Even when your best friends are Bill and Hillary Clinton, you cannot escape the net of a serious FBI investigation.
This would appear to be the key lesson learnt by Sant Singh Chatwal, the wealthy hotel magnate who on Thursday pleaded guilty to conspiring to violate the Federal Election Campaign Act by making more than $180,000 in federal campaign donations to three candidates through “straw donors” who were reimbursed, and to witness tampering.
In doing so Mr. Chatwal, who has often been described as a “bundler,” or large-scale campaign finance contributor to Hillary Clinton’s 2008 presidential campaign among others, flouted spending limits aimed at limiting financial influence in federal elections and to ensure transparency as to the identity of donors.
As part of the plea bargain Mr. Chatwal has struck with federal authorities here he has also agreed to “forfeit” $1 million.
Mr. Chatwal, who made his name in the restaurant industry for founding the Bombay Palace restaurant chain and then achieved notoriety in the 1990s for being pursued by U.S. and Indian authorities for unpaid taxes linked to high-end real estate, apparently “used his employees, business associates, and contractors who performed work on his hotels to solicit campaign contributions on Mr. Chatwal’s behalf in support of various candidates for federal office and PACs, collect these contributions, and pay reimbursements for these contributions.”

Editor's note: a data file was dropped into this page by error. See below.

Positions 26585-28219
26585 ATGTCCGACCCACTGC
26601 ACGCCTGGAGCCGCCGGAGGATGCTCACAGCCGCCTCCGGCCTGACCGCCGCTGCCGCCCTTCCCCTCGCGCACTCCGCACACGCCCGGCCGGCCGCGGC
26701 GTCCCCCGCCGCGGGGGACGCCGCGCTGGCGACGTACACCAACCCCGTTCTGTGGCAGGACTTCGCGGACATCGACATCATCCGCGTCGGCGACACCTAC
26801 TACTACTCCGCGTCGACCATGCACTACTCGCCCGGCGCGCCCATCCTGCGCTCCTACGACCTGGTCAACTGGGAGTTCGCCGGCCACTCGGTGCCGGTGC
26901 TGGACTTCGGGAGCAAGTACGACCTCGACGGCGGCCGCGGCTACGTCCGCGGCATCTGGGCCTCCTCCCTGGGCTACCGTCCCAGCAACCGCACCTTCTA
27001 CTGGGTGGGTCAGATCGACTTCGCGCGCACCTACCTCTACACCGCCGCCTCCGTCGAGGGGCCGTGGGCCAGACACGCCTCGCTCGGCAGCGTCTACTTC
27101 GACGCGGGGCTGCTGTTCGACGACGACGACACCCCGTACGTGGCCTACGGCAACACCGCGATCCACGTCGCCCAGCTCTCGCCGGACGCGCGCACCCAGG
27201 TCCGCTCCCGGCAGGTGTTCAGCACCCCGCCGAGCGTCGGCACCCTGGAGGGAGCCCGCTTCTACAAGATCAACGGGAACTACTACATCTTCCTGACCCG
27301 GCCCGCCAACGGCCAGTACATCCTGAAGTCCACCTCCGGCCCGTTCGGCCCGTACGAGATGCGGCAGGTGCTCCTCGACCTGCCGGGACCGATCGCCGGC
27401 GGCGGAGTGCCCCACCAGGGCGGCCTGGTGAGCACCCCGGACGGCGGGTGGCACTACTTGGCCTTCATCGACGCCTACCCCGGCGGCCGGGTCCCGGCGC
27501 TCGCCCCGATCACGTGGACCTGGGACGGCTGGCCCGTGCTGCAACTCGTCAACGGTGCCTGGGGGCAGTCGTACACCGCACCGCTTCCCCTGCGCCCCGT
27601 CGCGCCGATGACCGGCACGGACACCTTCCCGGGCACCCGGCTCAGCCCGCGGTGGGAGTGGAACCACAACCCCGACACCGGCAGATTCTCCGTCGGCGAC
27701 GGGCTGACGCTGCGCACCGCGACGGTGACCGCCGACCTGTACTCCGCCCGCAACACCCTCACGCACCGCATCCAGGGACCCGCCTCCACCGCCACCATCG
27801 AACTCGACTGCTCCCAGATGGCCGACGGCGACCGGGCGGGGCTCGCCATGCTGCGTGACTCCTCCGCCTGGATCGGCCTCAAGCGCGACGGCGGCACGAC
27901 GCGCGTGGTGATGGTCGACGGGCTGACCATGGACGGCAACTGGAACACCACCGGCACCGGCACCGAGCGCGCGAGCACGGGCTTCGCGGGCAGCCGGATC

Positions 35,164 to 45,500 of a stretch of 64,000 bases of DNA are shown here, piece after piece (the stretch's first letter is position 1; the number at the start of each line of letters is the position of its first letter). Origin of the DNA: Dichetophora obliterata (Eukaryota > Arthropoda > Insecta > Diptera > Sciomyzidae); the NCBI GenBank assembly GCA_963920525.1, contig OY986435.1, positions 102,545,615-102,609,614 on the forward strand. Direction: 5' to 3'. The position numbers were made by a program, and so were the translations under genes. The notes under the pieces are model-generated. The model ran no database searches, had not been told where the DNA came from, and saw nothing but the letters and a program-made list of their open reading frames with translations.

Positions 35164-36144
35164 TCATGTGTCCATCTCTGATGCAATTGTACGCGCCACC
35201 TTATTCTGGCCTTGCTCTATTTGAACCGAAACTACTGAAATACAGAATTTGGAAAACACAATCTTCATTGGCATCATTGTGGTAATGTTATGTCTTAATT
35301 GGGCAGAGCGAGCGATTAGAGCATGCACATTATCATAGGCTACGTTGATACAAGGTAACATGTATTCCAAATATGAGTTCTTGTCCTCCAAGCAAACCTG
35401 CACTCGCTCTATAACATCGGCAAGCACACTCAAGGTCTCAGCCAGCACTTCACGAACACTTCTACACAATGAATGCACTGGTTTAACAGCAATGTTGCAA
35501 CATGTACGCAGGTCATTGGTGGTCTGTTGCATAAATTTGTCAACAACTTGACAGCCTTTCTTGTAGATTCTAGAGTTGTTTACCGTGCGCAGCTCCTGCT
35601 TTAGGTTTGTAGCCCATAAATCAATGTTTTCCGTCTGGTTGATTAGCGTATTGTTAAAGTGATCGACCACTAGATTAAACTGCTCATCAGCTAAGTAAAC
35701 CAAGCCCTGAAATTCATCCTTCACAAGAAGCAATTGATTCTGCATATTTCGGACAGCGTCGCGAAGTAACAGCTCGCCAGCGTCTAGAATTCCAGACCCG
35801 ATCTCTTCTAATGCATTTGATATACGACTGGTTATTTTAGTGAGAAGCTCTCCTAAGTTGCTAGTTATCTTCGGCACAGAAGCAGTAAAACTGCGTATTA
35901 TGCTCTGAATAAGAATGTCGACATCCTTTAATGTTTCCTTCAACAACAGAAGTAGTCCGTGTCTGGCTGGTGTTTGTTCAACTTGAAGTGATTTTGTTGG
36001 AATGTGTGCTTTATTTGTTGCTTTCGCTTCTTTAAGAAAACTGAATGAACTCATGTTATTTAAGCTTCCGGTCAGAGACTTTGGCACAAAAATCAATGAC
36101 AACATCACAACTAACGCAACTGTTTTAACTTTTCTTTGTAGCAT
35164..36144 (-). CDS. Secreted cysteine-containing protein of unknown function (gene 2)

A second component of the scheme that Mr. Chatwal allegedly ran saw him and his agents at Chatwal Associates induce straw donors, or false donors masking real donations from Mr. Chatwal, to make approximately $188,000 in campaign contributions to three candidates for “federal office,” while he often arranged for them to be reimbursed with his own funds or those of one of Mr. Chatwal’s companies.
While Mr. Chatwal ran this “scheme… to subvert the very purpose of the Election Act,” between 2007 and 2011, U.S. federal authorities began to close the noose around his operations by 2010, when an “informant” supplied law enforcement with a recorded conversation that he had with Mr. Chatwal.
In that discussion, the U.S. Department of Justice explained, Mr. Chatwal underscored his view as to the importance of political campaign contributions, stating that without campaign contributions, “nobody will even talk to you…That’s the only way to buy them, get into the system… What, what else is there? That’s the only thing.”
Similarly there appears to be recorded conversations indicating that Mr. Chatwal “sought to obstruct the grand jury investigation into his Election Act scheme by tampering with a witness, a person whose business performed construction work for Chatwal and Chatwal’s companies and who had recruited straw donors at Chatwal’s direction.”
In a June 2012 recorded conversation, Mr. Chatwal reportedly told this individual that if FBI and IRS agents approached him or his family, they should not speak with the agents and should instead refer them to a lawyer that Mr. Chatwal would provide.
In a July 2012 recorded conversation, Mr. Chatwal was then said to have directed the same individual to “lie to agents about the Election Act scheme,” adding that he would pay for the individual’s legal fees in connection with the investigation and offered to conceal the money within a payment for work the individual’s company had performed for Mr. Chatwal.
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